Giovanni Gabrieli was working in another state, in Venice. Away from the direct gaze of the Pope, music here was a more glittering affair and instruments were commonly added. Voices and instruments were often used together and in opposition. The Jubilate Deo is for eight voices creating a rich tapestry of overlapping lines.
Thomas Weelkes in England spent most of his life under the patronage of Chichester Cathedral. Although a later piece, possibly written at the death of Prince Henry in 1612, the sacred madrigal When David heard that Absolom was slain draws on elements old and new. The 6-part setting is rhythmically straight-forward but the uneasy tonality takes us back to medieval false relations, where one part sharpens notes while another is flattening them. The result is a particularly poignant expression of the grief of a father for his dead son.
The 8-part Crucifixus by Antonio Lotti takes Weelkes’ use of dissonance to a whole new level. The only points of harmonic resolution come in three places, emphasizing ‘crucified’, for ‘us’ and ‘buried’. The strain and agony is intense.
It is for Anton Bruckner to take us forward now to unification and this he does musically as well as temporally. His motets are written in a simple style to ensure that the text is paramount but his harmonic language is romantic. This time, it was not the Council of Trent which gave guidance to sacred composition. The Cecilian Movement established itself across Europe and America to reduce the operatic theatricality in oratorios and other sacred pieces, which had become prevalent.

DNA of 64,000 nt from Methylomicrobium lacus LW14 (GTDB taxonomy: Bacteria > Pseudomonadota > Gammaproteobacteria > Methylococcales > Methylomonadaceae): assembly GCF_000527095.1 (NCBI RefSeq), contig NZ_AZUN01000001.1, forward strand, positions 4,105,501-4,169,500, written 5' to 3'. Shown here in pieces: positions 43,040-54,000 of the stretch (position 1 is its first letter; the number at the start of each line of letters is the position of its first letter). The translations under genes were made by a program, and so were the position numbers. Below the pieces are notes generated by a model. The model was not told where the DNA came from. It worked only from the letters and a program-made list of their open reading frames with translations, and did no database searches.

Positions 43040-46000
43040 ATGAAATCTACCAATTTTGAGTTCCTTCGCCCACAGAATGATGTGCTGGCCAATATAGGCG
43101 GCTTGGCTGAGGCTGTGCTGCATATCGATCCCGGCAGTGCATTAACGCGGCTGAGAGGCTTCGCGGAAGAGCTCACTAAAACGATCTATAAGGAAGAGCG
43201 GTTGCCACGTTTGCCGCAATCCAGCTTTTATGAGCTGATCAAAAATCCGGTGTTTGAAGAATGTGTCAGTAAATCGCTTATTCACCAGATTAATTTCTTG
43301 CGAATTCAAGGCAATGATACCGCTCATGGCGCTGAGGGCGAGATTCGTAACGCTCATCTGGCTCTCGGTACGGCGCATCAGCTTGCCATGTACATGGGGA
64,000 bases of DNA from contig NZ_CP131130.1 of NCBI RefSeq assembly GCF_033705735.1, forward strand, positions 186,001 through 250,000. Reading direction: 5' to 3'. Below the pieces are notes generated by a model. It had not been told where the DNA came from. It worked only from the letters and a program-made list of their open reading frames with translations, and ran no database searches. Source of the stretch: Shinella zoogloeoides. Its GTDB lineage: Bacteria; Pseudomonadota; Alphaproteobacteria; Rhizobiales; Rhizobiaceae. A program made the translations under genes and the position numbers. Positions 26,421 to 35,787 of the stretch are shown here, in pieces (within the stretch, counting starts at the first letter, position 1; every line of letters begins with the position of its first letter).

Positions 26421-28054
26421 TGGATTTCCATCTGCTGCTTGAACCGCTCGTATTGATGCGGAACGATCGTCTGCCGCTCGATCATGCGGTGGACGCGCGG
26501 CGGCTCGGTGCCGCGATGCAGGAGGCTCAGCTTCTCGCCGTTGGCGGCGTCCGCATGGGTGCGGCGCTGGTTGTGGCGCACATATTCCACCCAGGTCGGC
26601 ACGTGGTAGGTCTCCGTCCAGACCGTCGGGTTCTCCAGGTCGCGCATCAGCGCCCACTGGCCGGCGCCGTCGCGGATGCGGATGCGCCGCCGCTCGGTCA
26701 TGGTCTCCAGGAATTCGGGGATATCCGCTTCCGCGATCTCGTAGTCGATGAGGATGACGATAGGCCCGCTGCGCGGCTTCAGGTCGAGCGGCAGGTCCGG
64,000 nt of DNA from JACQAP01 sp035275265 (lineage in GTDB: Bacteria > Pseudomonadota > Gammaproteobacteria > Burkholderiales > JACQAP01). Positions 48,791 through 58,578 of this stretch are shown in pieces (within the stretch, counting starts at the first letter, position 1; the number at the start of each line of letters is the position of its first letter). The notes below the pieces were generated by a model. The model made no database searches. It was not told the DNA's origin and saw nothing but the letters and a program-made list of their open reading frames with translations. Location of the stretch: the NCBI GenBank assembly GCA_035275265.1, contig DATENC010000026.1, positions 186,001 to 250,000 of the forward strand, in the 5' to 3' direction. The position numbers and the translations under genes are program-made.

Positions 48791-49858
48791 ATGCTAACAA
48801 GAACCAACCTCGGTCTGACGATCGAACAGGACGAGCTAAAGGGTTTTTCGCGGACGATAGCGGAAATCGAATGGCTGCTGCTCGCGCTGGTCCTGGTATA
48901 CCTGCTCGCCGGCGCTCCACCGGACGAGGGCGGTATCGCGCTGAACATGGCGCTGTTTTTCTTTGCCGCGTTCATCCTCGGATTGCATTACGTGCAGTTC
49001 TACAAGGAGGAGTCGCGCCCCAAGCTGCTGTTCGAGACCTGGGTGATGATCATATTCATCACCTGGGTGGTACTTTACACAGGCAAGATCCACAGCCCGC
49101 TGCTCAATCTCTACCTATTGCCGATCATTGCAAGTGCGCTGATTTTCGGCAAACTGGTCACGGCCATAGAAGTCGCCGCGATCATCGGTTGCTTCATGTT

Across Europe, Christian worship had developed many branches: Roman Catholicism, eastern Orthodoxy, Protestant Methodism, the Anglican communion and so on. Charles Wood was a Cambridge organist and composer steeped in the Anglican traditions. Blessed is the Man by Rachmaninov comes from his Russian Vespers. Edward Bairstow mainly worked in churches in northern England and in York Minster. Arnold Bax was an orchestral composer but this simple gem reminds us that much of the English Hymnal was written by first-rate composers.
Finally, Joseph Rheinberger’s Eb Mass more than nods to the Cecilian belief that plainness is next to godliness. It also harks back to the antiphonal choirs of Renaissance Venice and so brings our concert full circle, ‘an echo of the invisible world’.